the present magnitude of the sport,
and in the present dishonest viola
tion of amateur standards. Such
things are to be condoned, thinks
the Guard, meanwhile blasting the
Emerald and its followers for their
meddlesomeness with the terribly,
terribly opprobrious term “intelli
gentsia.” Incidentally, the Guard
editor numbers this paper’s follow
ers as “twenty-five students out of
3,000.” Wrong again, mister. They
number thirty-one.
Football is the most popular sport
of the age from the point of view
of both spectators and players, says
the Guard, ns though that were suf
ficient reason for making it one of
the most important phases of the
educational program. The same thing
is true of movies, yet nobody has
yet suggested starting a movie lot
on the campus. Perhaps the Guard 1
The Guard believes also that such
recommendations as having students
play football only two years, hav
ing teams coached by undergraduate
players and eliminating intercollegi
ate competition will ruin the game.
The Guard lias forgotten that foot
ball was a good game for years be
fore the presoit big business and
high-powered coaching methods be
came prevalent. And it will be a
good game after they are gone.
Perhaps there won’t bo the high!
standard of skill, but the struggle
and light will be there just the same.
Finally, the Guard condones the
dishonest professionalism on the J
grounds that all other sports have .
elements of dirtiness. What a nice, i
progressive attitude! Come on, boys, !
let’s all be dirty, everybody’s doing
So far as we are concerned, per- |
haps the athletes deserve pay. Lord •
knows the competition has grown so
great that they have to sweat for j
whatever little reward they get. !
For the athlete, it is no longer play.
It is work. Therefore,'-if reduction ,
in emphasis proves impractical, why ,
not put him on an openly profession- |
al basis and make the sport, not a
part of the university, but simply an
income-getting enterprise for its fi
nancial benefit?
The Guard editori.nl represents ‘
, , . , k
merely the sporting man s interest1
in the matter, llut after all, it is !
the university’s interests that I
should be considered.—11. A.
Appointment Bureau
Of University Places
Twenty for Teaching
The appointment bureau of tho
University of Oregon lias placed a
number of additional teachers for
the coming school year. A majority
of those appointed were placed di
rectly by the bureau, While tho
rest are on the active list of the
Hazel Borders, 1927 M. A., art,
Humboldt State Teachers College,
Areata, California; Manuel Souza,
1927 M. A., teaching fellow, Stan
ford University, California; Agnes
L. Colton, 1927 M. A., history, Port
I land; Arthur Everett, 1925, science, I
t I
Portland; Henry Dirksen, 1920 M.
A., English, Portland; Thomas Chat
ham, 1924, principal, Langlois, Ore
gon; H. L. Robe, 1895, principal,;
Othello, Washington; Lucy T. Wed
ding, 1010 M. A., Junction City, I
Oregon; Paul Campbell, principal,
Westport, Oregon; Vivian Woodsido,
music, Coquille, Oregon; Anne M.
Mylne, 1925, science, Ashland, Ore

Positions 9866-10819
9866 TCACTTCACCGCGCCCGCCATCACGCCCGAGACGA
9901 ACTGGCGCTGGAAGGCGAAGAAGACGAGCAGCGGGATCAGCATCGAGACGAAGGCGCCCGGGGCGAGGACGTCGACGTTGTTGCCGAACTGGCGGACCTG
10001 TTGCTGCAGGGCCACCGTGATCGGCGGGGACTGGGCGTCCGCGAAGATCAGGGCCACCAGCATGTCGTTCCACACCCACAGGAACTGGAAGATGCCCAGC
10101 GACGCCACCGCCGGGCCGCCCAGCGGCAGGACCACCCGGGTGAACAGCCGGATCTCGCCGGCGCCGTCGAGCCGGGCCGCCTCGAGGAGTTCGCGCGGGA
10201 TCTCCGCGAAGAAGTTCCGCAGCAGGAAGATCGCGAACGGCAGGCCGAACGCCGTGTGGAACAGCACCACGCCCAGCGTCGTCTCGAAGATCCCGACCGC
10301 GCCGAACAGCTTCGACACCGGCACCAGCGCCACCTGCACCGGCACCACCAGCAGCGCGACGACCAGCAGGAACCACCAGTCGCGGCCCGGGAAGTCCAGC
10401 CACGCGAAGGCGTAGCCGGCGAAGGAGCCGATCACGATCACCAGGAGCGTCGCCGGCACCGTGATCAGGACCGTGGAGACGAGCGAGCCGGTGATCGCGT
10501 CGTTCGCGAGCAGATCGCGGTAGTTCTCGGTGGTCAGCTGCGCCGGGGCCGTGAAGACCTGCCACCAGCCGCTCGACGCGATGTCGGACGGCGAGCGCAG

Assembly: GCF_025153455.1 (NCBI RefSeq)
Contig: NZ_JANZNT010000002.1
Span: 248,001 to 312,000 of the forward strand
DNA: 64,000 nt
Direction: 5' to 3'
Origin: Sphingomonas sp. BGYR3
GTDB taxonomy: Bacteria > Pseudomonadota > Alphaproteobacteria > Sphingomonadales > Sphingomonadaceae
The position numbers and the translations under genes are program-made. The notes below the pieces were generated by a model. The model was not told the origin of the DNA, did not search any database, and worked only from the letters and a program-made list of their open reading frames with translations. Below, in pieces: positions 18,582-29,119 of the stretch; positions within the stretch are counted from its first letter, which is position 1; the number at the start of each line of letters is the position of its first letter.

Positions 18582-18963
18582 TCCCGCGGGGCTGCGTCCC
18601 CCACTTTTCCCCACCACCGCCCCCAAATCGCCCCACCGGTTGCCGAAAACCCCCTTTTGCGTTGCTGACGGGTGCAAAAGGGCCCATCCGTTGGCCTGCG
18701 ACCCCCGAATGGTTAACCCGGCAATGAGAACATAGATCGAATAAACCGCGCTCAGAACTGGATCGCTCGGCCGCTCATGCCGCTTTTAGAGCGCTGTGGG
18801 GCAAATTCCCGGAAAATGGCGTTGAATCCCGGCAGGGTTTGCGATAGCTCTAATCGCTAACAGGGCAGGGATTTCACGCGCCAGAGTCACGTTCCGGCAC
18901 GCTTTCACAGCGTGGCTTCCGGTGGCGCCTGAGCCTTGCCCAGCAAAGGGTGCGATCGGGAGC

gon; Esther Setters 1927, English,
music, Florence, Oregon; Dorsey
Dent, 1927, Latin, English, Gresham,
Oregon; Myrtle Janssen, 1927, mu
sic, Crane, Oregon; Maurine John
ston, 1927, French, English, Park
dale, Oregon; Elsie Dick, 1926, Gold
Hill, Oregon; Edith Shell 1927, Eng
I Frances Morgan has a jacket witn
! cross sections of egg yolks all over
Those who show the best form
will be given a five year contract.
(Oregon Daily Emerald.) Oh! So
they use Mack Sennetts qualifica
tions for the men, too, eh.
* » *
"Lady Windemere’s Fanned." '
A short outline of hiss-tory in re
sponse to one of the campus intelli
gentsia senior’s outburst on college
swimming requirements:
The primal Amoeba who swam in
the ooze,
Evolved into manhood; adorned
self with shoes,
Sans gill slits or fins, and loaded
with rank,
Rebels against having to svim in
de tank.
On receipt of shipskin, BA, or
Profoundly astute, maybe no,
maybe yes,
Intelligent, world-wise, a man of
Ebsolutely impossible for me to
—So Deep Wells.
# * #
Dean Collins, columnist in the
Portland Telegram:
"When it comes to controlling a
crime wave it seems that the "pen"
(is mightier than the sword."
(New York Herald Tribune)
Another good reason why you
should not believe everything you
see in the papers.
• •
Persons wishing to have the con
tributions printed, which they are
so kind to hand in, must sign their
notes. The names are not used, mere
ly the initials, but contributions
which have no signature can not be
printed for in case anything should
arise we must have some protection.
• • *
Glen Gorst sold some sheep to a
sheep buyer last week.—Klamath
Falls Herald. Sounds as though such
a thing might bo possible.
Everyone should start cultivat
ing their coughs so they will be in
the best of condition for “Creole
Moon” this week end.
Since this will bo the first legiti
mate attraction to play Eugene in
some time there should be some
very efficient demonstrations by
eoughers who have been deprived of
their pleasure.
....Why not have a rehearsal of the
eoughers along with the east so that
they will not fail to bark loudly
when the not-too-loud-voieed leading
lady says her most important lines?;
lish, Sandy, Oregon; Dot Ward,
11*27, English, Riverton, Oregon;
La Verne Lamb, 1 t>P7, Eugene, Ore
gon; Elizabeth Lounsbury, 1!)2G,
mathematics, Glendale, Oregon.
(Continued from vage one)
settlement of disputes, force and
law, he continued. To do this arma
ments must be scrapped; jurisdic
tion of the World Court must be ex
tended; and by disarmament the
current of international differences
can be calmed and guided.
F. S. Dunn, head of the Latin de- j
partment, was chairman of the con- j
test; the Reverend Duncan Cameron,
of Cottage Grove, Doctor Hall,
coach of oratory and debate at Wil
lamette University, and Professor
Taylor, coach of oratory and debate